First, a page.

From the Director
It’s that time of year again—Back to School—a time that parents and children often experience differently. Generally, parents love it and kids … not so much. One of the reasons some children don’t enjoy school, however, is because they struggle with reading and writing. And that’s where PLC comes in—our tutors help students improve their literacy skills to the point where they feel confident about reading and writing, and this translates to a more positive academic experience for them.
PLC has just celebrated its three year anniversary! In that time we have grown from an idea to a powerful force for literacy in Horry County. We are currently tutoring 50 students with 10 students waiting to be paired with tutors. We encourage all our volunteers and supporters to help spread the word about the important work our organization is doing to improve literacy in our area in the hopes that this will inspire others to become tutors.
September promises to be an exciting month: Our first Big Book Bazaar Fundraiser will be held on September 10 which will be a wonderful opportunity to spend time with fellow bibliophiles. Thank you to all who donated books for this event! Award winning poet Dan Albergotti will be sharing his poetry during the brunch and browse portion of the event (you can read all about Dan on page 2 of the newsletter).
We are in also in need of volunteers to help out at the Bazaar. Anyone interested should contact Kim Savon at 843.945.9278 or [email protected].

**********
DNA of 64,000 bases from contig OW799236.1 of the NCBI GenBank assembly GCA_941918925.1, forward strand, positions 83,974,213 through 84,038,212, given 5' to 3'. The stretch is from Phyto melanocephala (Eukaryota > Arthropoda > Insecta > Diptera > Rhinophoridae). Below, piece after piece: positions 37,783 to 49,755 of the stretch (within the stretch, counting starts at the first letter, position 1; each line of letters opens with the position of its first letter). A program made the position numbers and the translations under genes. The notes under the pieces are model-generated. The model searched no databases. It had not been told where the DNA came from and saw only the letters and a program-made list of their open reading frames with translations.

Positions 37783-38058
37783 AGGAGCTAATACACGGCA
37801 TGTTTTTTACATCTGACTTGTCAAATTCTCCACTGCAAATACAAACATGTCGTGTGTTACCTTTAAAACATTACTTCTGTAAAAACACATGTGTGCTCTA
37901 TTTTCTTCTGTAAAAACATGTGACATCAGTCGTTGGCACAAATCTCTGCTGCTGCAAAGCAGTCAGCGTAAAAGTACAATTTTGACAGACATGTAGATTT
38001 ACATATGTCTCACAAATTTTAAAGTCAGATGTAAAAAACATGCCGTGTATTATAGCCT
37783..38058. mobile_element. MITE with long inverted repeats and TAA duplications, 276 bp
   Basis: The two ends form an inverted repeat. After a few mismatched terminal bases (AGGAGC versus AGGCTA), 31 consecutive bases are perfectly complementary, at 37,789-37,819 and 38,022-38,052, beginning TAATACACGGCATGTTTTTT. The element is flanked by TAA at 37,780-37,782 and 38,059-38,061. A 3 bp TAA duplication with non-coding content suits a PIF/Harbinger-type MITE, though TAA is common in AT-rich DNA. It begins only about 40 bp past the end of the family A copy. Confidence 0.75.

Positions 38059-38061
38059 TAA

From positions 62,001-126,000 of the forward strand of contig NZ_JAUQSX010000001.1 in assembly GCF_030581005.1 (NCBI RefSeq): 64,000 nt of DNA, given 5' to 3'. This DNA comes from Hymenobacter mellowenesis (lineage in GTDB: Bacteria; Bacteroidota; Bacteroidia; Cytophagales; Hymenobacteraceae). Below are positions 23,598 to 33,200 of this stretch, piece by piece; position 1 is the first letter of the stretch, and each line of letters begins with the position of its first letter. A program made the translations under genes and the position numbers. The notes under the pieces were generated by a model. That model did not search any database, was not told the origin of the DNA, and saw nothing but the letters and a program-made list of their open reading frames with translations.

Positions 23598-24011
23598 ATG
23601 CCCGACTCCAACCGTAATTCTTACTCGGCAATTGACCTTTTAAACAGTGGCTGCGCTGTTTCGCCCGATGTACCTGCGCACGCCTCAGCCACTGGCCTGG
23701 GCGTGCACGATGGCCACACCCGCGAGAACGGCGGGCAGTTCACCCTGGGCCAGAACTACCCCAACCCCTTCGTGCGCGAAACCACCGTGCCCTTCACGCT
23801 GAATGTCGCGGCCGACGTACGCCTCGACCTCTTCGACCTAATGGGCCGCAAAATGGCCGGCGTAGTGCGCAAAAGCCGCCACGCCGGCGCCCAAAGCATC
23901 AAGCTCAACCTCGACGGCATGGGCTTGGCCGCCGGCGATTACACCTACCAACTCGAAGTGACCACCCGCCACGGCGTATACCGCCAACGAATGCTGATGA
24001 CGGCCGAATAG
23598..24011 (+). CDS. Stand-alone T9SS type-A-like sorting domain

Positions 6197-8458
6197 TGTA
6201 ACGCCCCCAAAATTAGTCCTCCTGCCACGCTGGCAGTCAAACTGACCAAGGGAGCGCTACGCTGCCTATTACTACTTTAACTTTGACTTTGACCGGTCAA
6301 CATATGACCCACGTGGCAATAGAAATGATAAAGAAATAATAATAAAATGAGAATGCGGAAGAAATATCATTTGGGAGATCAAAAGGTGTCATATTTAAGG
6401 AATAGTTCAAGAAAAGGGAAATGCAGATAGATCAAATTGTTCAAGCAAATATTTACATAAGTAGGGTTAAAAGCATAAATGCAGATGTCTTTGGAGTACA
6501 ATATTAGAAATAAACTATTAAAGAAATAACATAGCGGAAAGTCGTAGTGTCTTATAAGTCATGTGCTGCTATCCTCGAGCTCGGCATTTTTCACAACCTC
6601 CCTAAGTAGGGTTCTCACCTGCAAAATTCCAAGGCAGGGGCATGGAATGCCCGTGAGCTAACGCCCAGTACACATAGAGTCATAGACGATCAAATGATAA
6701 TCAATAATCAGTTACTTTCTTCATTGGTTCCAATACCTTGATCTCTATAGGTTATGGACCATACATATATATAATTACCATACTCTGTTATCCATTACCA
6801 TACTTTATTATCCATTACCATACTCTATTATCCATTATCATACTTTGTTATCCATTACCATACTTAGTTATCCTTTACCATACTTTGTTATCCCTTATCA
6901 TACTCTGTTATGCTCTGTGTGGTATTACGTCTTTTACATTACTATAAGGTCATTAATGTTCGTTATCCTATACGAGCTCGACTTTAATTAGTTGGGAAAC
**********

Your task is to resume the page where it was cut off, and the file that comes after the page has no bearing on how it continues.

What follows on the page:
Our new book club will host its first meeting on will be reading and discussing Barbara Kinsolver’s Prodigal Summer. Books are part of a “book kit” provided by Carolina Forest Library and can be picked up at PLC offices or checked out at the library. We would like to keep the group “cozy” and hope for 10 participants. Please sign up by contacting Patricia: [email protected]
Attention golfers! PLC’s second annual golf scramble will be held on November 14. The cost is $100 per player and $400 for a foursome which includes lunch. There will be a 50/50 raffle and silent auction at the event as well. Businesses—please consider sponsor ing a hole for $125. It’s a great way to promote your business while supporting a worthy cause. Help make our fall fundraiser a success! Sign up at our website and contact Polly Putorti ([email protected]) for information on how to volunteer at this event.
Here’s to a great school year!
Palmetto Literacy Council
Address: 1010 5th Avenue North, Ext., Suite 102, Surfside Beach, SC 29575
Email: [email protected]
Phone: (843) 945-9278
The music of language is most obvious in poetry Dan Albergotti